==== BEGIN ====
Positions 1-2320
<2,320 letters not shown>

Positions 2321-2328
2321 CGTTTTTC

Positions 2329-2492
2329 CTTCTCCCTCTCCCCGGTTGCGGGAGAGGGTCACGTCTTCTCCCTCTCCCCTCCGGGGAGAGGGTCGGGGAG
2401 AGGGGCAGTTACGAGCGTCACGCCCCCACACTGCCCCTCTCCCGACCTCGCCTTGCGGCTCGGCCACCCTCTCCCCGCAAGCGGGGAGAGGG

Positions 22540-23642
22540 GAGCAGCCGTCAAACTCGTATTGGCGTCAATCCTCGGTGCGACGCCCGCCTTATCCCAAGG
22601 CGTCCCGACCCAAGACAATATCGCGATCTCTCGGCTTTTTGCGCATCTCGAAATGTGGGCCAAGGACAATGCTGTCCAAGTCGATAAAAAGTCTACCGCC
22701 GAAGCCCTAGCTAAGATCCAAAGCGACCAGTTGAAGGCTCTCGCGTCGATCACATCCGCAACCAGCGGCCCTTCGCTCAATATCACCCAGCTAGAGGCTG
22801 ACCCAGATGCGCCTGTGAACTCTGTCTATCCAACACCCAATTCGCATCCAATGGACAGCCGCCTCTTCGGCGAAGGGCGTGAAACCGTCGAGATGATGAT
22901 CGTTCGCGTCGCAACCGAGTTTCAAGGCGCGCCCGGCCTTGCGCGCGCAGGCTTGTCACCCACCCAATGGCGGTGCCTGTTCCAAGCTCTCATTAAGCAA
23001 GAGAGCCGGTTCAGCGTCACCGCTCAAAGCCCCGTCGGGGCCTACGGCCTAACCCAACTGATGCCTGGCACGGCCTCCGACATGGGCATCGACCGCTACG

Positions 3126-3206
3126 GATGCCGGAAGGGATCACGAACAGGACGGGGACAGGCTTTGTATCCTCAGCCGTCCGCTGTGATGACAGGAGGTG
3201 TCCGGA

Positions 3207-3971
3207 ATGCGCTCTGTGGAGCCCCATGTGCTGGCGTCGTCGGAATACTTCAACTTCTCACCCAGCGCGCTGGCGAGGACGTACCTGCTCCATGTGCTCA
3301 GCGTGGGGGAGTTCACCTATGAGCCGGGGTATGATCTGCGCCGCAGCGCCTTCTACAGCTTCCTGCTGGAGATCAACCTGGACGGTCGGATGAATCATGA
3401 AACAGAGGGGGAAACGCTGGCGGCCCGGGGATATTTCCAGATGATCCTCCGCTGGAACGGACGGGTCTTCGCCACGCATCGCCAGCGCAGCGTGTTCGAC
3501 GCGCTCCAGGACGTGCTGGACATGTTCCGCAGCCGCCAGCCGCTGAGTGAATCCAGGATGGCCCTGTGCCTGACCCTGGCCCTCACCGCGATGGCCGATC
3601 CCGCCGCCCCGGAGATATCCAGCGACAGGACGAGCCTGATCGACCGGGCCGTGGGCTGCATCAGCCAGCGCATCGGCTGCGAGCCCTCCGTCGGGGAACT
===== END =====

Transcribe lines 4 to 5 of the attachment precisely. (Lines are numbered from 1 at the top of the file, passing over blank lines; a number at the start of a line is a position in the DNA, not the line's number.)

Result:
2321 CGTTTTTC

Positions 2329-2492